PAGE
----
Tag: Frederick Osterling

  • Top of the Arrott Building

    The top of the Arrott Building, rendered in old-postcard colors by the Two-Strip Technicolor script for the GIMP.

  • Hillsdale School, Dormont

    Hillsdale School

    Frederick Osterling designed this school for the mushrooming borough in 1912. The building itself grew rapidly, with additions in 1914, 1916, and 1918, all in a matching style. According to the book Dormont by the Dormont Historical Society (one of the Images of America series by Arcadia Publishing), at some point in the second half of the twentieth century, high winds destroyed the original roof, and the building was given an up-to-date flat roof and a new front entrance with this fine late-Art-Deco sign.

    Hillsdale

    In 1996, the school closed, and in 1999 the borough government moved in, so that this is now the William & Muriel Moreland Dormont Municipal Center. The Dormont Historical Society has a small museum here, open one day a week.

  • Armstrong Cork Factory in 2000

    Broken windows, graffiti, piles of rubbish, trees growing from the roof—this is how the Armstrong Cork Factory looked two decades ago, when architectural historians wondered whether it could be saved. It’s a fine piece of industrial architecture by Frederick Osterling, and it was turned into luxury riverfront apartments in 2007. The success of that venture proved that there was a market for loft apartments in vacant landmarks, with the result that dozens of substantial buildings in the city have been similarly adapted since then.

    This picture was taken with a Lomo Smena 8M.

  • The Arrott Building Reflected

    Reflection of the Arrott Building

    The wonderfully elaborate top of the Arrott Building reflected in the Patterson Building.

  • Times Building

    Times Building

    In his earlier career, Frederick Osterling carved out a niche for himself providing Richardsonian Romanesque buildings for people who couldn’t get Richardson (because Richardson was dead). The Allegheny County Courthouse created a mania for the style in Pittsburgh, and Osterling seems to have had all the work he could handle. In this building from 1892, we see the hallmarks of Osterling’s own variation on the style. He was more florid than Richardson, but he was always aware of the overall composition, never allowing the numerous individual details to break up the carefully orchestrated rhythm of the façade.

    Below, we see the Times Building in context, with One Oxford Centre looming in the middle distance.

    Times Building and One Oxford Centre
  • The Arrott Building Reborn

    Arrott Building

    After much expensive restoration and renovation, the Arrott Building (designed by Frederick Osterling) has reopened as a hotel called “The Industrialist.” The exquisite lobby has been carefully preserved. The picture above is huge, stitched together from several photographs to make what may be the only complete head-on picture of the Wood Street façade of the building on the internet.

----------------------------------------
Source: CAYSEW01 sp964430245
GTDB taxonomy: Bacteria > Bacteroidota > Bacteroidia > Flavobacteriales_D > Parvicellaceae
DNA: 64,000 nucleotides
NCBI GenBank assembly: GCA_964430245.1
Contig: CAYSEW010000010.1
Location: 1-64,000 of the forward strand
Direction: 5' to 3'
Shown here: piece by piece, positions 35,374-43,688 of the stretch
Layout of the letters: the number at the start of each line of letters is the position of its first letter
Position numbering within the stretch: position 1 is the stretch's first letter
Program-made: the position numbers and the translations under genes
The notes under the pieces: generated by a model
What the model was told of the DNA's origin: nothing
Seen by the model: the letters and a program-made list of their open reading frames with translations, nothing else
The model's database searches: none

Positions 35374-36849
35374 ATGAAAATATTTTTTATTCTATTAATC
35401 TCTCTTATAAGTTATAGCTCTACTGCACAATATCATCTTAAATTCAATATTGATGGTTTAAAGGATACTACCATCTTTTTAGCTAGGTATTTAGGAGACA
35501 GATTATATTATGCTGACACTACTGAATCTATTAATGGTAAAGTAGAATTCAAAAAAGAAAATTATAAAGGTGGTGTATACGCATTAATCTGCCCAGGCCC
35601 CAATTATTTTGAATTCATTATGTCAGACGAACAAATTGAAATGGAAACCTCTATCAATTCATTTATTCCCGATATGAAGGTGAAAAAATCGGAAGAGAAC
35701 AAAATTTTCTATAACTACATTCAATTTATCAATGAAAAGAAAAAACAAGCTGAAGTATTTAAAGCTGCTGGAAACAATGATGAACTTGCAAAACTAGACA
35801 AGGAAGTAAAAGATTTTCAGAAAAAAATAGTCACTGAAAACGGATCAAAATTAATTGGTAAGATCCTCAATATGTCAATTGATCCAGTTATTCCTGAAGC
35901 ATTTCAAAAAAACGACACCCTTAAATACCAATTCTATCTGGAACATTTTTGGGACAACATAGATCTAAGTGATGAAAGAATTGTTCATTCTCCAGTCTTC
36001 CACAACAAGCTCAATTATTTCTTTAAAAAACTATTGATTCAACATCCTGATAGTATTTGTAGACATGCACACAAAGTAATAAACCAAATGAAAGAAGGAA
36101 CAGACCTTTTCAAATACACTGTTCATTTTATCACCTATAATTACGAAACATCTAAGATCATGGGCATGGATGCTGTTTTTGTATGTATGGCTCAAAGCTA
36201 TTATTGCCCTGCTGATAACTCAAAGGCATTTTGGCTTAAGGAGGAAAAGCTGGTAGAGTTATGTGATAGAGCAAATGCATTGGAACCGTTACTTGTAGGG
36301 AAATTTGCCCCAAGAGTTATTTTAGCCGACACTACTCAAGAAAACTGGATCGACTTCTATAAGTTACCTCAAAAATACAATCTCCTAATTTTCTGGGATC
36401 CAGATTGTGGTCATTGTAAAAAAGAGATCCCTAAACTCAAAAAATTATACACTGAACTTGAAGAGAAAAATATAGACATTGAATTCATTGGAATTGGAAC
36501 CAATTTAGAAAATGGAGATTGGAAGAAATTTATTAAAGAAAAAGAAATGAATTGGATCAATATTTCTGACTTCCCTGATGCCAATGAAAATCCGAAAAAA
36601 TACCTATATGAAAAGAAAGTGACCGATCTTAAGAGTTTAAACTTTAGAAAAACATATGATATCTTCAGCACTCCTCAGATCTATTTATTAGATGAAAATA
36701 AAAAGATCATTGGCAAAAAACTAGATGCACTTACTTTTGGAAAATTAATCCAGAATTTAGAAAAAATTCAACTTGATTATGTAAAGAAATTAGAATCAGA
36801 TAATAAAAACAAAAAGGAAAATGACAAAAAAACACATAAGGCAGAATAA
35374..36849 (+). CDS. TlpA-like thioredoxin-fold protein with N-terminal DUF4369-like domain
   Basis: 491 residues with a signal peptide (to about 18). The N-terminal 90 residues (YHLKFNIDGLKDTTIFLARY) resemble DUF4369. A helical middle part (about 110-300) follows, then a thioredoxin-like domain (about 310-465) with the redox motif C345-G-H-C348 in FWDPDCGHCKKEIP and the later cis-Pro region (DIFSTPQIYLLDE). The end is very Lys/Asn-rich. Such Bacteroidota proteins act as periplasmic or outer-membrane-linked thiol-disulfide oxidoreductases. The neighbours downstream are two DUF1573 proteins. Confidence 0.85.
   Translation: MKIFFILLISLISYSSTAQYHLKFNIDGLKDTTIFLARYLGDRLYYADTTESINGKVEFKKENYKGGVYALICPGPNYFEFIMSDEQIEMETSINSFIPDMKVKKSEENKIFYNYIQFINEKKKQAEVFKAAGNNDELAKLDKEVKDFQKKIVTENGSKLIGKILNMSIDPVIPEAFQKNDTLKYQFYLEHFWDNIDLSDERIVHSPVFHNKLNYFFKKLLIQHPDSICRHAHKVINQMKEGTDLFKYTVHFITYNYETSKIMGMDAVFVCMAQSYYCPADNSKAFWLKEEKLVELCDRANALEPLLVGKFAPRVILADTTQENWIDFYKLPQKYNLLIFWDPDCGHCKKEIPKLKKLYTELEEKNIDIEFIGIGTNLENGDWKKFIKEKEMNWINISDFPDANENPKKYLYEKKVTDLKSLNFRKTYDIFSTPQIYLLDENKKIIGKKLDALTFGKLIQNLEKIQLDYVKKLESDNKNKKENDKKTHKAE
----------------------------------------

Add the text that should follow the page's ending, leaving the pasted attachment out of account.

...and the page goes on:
Entrance to the Arrott Building
  • Negley-Gwinner-Harter House, Shadyside

    This Second Empire mansion had a narrow escape: the third floor burned out in 1987, and the owner died the next year, leaving the house a derelict hulk. It was rescued from demolition at the last minute by serial restorationist Joedda Sampson, who painted it in her trademark polychrome style; it has since passed to other owners, whose pristine white also works well with the design. The house was built in 1871; Frederick Osterling worked on early-twentieth-century renovations and additions.

  • Korean Central Church of Pittsburgh, Shadyside

    This building began its life as the First Methodist Church; it later passed into the hands of the Seventh Day Adventists, and now belongs to a nondenominational Korean congregation. It is a work of Frederick Osterling in his typically florid Romanesque style. Obviously the spire has had a bit of bad luck, but the rest of the exterior is in pretty good shape.

    This modest but tasteful house seems to be the parsonage for the church, and Father Pitt can easily imagine that it was designed by Osterling as well. He would be happy to have his speculation corrected or confirmed.

  • The Iroquois

    The Iroquois Building

    The Iroquois Building, which takes up a whole block of Forbes Avenue, was designed by Frederick Osterling, Pittsburgh’s most consistently flamboyant architect. Osterling designed in a variety of styles: he had his own ornate version of Richardsonian Romanesque, and his last large commission was the Flemish-Gothic Union Trust Building. Here, as in the Arrott Building downtown, he adapts Beaux-Arts classicism to his own flashier sensibilities. The building was finished in 1903.

    This clock sits in front of the central light well—a typically ornate Osterling detail.

    A naked brick front would never do for Osterling; it must be constantly varied in shape and texture. These grotesque reliefs help.

  • Lobby of the Arrott Building

    The small but richly gorgeous lobby of the Arrott Building as it appeared in 2013, before the current renovations.